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Universal Studios
Movie D+
Special Features B-
DVD Geek Factor 3 (out of 10)

As a huge fan of his short-lived TV show, I attended the very first screening of Ben Stiller's directorial debut when it opened in 1994, expecting hilarity to ensue. I was crestfallen. This coming-of-age story was supposed to capture the plight of young adults in the '90s, but I didn't know anybody like the people in this movie. Helen Childress' script is far too cute, full of pop references and trivia to make it timely and hip. The love triangle--featuring characters played by Winona Ryder, Stiller and the then-dreadful Ethan Hawke--is a loser, because Hawke is so completely unlikable. Janeane Garofolo's performance would've been more appreciated if it weren't for that lousy, distracting Betty Paige haircut. Ryder, a huge star at the time, has pretty much frightened the world into ignoring her. As for Hawke, he's actually turned into a fine actor with an eye for a good script, something that wasn't working for him when he picked this project. This is a film that thinks it's a lot smarter than it actually is, which makes it pretty damn annoying. Stiller can be a great director, and his underappreciated The Cable Guy stands as his best cinematic work. This is easily his worst.

Special Features: A deleted scene featuring Hawke, had it not been cut, would've assisted in making his character a little more tolerable. A retrospective on the film, featuring interviews with all of the stars and Stiller, is actually a little more fun to watch than the movie. And Stiller offers his usual self-deprecating analysis of the movie on a fun commentary.


Ned Kelly

Focus Features
Movie C+
Special Features D
DVD Geek Factor 2 (out of 10)

This Heath Ledger vehicle sat on the shelves for a couple of years and barely got released into theaters earlier this year. It's easy to see why. The story of Ned Kelly, an Irishman who became an outlaw in Australia, has been told many times before on screen, but this treatment of the interesting story is perhaps its most leaden. Ledger blows it in the title role, disguising his voice in a deep growl that is too affected to be taken seriously. Naomi Watts has a small role as Kelly's love interest, too used to the good life to run off with the man she obviously adores. Director Gregor Jordan manages a few rousing moments, including the finale in which Kelly infamously donned body armor that made him look like the Black Night from Monty Python and the Holy Grail for a gunfight. For the most part, it's a pretty flat affair.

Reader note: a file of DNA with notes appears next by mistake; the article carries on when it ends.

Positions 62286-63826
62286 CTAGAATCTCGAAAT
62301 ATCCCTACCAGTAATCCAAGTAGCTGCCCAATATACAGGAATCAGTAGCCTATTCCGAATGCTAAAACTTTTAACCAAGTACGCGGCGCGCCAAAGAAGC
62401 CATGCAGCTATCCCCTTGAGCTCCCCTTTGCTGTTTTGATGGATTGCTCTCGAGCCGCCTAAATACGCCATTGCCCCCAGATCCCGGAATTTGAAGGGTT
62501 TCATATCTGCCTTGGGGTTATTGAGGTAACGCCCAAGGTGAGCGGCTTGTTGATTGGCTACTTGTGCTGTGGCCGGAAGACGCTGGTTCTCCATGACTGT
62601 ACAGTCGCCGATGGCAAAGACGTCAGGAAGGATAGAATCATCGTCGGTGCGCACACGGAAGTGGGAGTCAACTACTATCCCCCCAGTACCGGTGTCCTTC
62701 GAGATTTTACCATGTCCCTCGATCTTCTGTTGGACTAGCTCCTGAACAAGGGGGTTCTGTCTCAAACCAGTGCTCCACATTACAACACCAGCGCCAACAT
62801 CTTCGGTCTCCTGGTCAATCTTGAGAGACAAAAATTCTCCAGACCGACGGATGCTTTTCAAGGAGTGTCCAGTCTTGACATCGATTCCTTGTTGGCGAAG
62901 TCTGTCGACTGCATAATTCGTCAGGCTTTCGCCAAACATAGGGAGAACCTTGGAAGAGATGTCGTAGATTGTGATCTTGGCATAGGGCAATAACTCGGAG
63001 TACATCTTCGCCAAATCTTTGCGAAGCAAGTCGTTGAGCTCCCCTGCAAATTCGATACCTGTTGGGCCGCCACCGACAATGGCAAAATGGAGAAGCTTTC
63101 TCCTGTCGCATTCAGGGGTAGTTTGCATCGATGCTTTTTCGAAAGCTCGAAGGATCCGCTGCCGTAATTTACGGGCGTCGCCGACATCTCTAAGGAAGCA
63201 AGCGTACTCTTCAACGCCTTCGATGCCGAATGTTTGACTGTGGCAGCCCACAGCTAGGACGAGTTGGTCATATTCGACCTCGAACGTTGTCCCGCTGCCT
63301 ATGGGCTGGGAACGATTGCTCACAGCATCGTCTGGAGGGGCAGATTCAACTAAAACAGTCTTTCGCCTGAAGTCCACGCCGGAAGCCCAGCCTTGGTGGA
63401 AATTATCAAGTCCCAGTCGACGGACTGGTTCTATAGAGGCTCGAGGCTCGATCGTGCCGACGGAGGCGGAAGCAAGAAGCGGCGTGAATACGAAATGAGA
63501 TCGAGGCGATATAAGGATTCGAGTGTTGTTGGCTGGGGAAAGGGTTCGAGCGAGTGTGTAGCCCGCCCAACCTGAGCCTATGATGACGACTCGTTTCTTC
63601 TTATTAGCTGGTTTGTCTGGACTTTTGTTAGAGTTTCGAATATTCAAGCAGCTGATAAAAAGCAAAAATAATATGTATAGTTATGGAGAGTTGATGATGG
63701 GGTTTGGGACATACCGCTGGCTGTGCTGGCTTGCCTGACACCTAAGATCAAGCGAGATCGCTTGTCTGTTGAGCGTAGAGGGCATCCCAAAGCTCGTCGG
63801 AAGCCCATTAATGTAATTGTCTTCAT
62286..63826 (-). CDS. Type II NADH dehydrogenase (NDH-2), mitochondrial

Special Features: A short documentary about Ned Kelly in popular culture includes coverage of the 1970 film that starred Mick Jagger. A feature called The Real Kelly Gang is nothing more than a couple of old pictures. Nothing that demands purchasing the disc.


Pennies From Heaven

Warner Brothers
Movie A-
Special Features C
DVD Geek Factor 6 (out of 10)

When Steve Martin embarked on his film career after a string of successful comedy albums and TV specials, his first starring vehicle was The Jerk (1979), a film that gloriously celebrated the obscene-slapstick side of his comic persona. It was a hit, and fans anxiously awaited his next move. He disappeared from movie screens for two years (considered a long hiatus at the time) and returned with this dark oddity in which he traded arrows through the head for dancing shoes. Audiences and critics didn't get it, resulting in a huge flop. Twenty-three years later, the film stands as Martin's most remarkable, ambitious performance. As Arthur Parker, a depression-era sheet music salesman who survives life through musical fantasies, Martin pulled out all the stops, defied expectations and promptly alienated his audience. He allegedly knew nothing about dancing, took six months to train and wound up dancing in a way that would have one think he'd been tap dancing in the womb. Bernadette Peters is equally fascinating as the schoolteacher Arthur has an affair with--an affair that drastically changes the course of her life. The film's bleak tone was too much for people who just wanted to see Martin goofing around, but perhaps a couple of decades past will give this one new life on DVD. The musical numbers, in which the actors lip-synched old standards, are highly ambitious and entertaining. Christopher Walken also took this film as an opportunity to put on his dancing shoes, in a small role that is remarkably staged.

Special Features: Film critic Peter Rainer drools over the film on some scene-specific commentary, calling the "Pennies From Heaven" dance number one of the finest ever put to screen. (He's right.) A 20th anniversary auditorium gathering of the film's stars and crew (Martin is present, but Peters is not) is mildly interesting, but a little amateurish in its presentation. The features don't live up to the film.

More by Bob Grimm

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